Raptors pick potential Gary Trent Jr. replacement at NBA draft

Ja’Kobe Walter has been billed as a shooter and has long arms and good defensive instincts.

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The Toronto Raptors opted on upside with the 19th pick of Wednesday’s NBA draft. Ja’Kobe Walter, a guard billed as a strong athlete who can shoot and defend was the pick. Walter, 6-foot-4 with a Raptors-esque 6-foot-10 wingspan, isn’t the playmaker the team could use behind Immanuel Quickley, but he a potential replacement for free agent shooting guard Gary Trent Jr. and an option to guard bigger wings as well.

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Walter will turn 20 in September and averaged 14.5 points, 4.4 rebounds, 1.4 assists and 1.1 steals in his lone season with Baylor. Despite his nice-looking shot, Walter hit only 37.6% of his attempts, including 34.1% from three-point range, though he was at 79.2% from the free throw line, shot well in high school, and has good mechanics. He also attacked the paint when he wasn’t launching three-pointers, getting to the line often. Baylor was eliminated in the second round of the NCAA tournament, but Walter was named BIg-12 rookie of the year and the thinking is with better teammates and more refinement he could be a nice rotation piece for years to come.

The Raptors seemed thrilled to land him. General manager Bobby Webster said just before Midnight Thursday they weren’t sure if Walter would still be on the board, but the easy consensus in the war room was that he was the best player available when the time came to make a call. “Maybe he thought he was going earlier,” Webster said, describing Walter as “a winner, tough, a kid we followed since high school.”

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One of Walter’s strengths is his ability to move off the ball and get himself open, a staple of Toronto head coach Darko Rajakovic’s offensive system and something last year’s No. 13 pick, Gradey Dick, is also strong at. The team is putting shooters around franchise player Scottie Barnes and though he’s not “the best shooter in the draft” the way Dick was seen to be a year ago, he has the potential to be a threat from outside as well. The native of McKinney, Texas, a Dallas suburb, also drew high marks for his competitiveness, hustle and off-court intangibles.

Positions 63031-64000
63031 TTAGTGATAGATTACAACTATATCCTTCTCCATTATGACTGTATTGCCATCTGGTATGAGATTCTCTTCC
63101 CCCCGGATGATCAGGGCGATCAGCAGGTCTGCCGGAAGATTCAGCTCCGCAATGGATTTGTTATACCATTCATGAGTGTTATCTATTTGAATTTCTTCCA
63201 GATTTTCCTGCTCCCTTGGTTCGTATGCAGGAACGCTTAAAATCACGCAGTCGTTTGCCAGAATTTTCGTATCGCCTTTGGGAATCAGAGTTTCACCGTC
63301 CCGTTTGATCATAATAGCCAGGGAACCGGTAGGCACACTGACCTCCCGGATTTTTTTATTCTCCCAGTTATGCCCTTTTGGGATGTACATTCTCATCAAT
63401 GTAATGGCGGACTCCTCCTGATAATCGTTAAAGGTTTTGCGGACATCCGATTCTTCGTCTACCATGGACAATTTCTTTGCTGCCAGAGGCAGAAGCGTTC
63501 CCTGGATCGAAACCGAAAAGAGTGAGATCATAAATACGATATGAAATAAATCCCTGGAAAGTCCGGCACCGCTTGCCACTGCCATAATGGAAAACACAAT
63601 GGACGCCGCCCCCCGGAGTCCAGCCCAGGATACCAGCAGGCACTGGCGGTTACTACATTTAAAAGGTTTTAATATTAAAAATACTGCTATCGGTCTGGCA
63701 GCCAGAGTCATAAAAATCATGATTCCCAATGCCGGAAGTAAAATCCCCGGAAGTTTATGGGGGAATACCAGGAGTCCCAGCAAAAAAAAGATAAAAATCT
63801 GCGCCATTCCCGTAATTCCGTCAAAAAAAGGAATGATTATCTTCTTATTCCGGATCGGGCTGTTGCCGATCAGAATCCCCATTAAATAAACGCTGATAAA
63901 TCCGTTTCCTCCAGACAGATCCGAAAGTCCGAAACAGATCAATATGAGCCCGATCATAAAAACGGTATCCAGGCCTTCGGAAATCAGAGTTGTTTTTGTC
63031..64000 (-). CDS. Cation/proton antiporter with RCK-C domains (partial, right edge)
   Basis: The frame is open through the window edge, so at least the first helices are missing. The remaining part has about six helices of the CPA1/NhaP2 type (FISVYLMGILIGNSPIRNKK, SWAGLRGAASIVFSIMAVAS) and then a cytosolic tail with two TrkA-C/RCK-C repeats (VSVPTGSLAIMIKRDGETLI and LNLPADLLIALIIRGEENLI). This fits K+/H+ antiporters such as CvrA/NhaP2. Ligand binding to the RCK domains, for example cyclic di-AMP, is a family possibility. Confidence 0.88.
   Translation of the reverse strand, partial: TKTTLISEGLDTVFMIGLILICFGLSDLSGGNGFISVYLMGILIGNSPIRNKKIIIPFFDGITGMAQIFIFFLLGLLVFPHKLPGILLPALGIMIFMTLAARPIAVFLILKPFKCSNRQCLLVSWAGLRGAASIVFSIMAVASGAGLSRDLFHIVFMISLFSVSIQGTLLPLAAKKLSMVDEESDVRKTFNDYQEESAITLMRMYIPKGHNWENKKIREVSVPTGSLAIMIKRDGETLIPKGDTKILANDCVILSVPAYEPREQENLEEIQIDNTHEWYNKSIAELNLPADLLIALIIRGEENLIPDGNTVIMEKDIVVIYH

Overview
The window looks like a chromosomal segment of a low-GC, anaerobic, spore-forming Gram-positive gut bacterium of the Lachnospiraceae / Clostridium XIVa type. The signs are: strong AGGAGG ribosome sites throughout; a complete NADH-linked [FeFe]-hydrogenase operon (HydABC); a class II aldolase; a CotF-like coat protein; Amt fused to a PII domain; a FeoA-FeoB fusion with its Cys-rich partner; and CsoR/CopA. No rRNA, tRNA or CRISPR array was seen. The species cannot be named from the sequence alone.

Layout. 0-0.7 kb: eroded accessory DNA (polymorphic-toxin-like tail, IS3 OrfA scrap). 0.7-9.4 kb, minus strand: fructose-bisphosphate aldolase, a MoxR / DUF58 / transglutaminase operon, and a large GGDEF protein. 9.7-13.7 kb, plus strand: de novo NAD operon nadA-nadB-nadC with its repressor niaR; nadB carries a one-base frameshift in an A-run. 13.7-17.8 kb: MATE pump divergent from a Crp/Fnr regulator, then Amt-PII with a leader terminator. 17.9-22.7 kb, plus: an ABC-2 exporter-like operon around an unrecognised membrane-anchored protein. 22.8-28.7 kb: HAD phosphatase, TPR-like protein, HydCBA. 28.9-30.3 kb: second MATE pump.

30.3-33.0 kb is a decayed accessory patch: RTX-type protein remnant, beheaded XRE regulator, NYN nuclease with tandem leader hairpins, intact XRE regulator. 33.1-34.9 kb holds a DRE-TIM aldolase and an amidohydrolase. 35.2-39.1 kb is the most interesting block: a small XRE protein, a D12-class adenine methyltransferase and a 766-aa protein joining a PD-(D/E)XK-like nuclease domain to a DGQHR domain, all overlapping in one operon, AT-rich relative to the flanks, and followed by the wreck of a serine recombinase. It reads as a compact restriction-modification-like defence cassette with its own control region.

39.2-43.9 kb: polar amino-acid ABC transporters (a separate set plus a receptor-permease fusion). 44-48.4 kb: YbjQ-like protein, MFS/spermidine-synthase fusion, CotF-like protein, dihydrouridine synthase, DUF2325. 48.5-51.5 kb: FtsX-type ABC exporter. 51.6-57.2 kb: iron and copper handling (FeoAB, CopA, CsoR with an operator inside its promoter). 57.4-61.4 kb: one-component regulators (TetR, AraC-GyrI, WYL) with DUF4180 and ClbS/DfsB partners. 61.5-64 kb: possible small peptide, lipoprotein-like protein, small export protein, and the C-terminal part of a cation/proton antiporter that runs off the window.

“I think he’s got pretty good length. I think there’s just sort of an inner toughness when you watch him. And he rebounds the ball well. So (he’s) not afraid to kind of stick his nose in there,” Webster said of Walter’s defensive approach.

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Walter said on a Zoom session with the Toronto media he wants to show off more of his shot creation abilities in the NBA, but added: “I consider myself a competitor, a scorer and a two-way player, somebody that will sacrifice their body on the defensive end and do whatever it takes to win.” Walter also said while he didn’t work out for the Raptors and has never been to Canada, he is familiar with Scottie Barnes (“big personality”), RJ Barrett and Quickley and is looking forward to fitting in.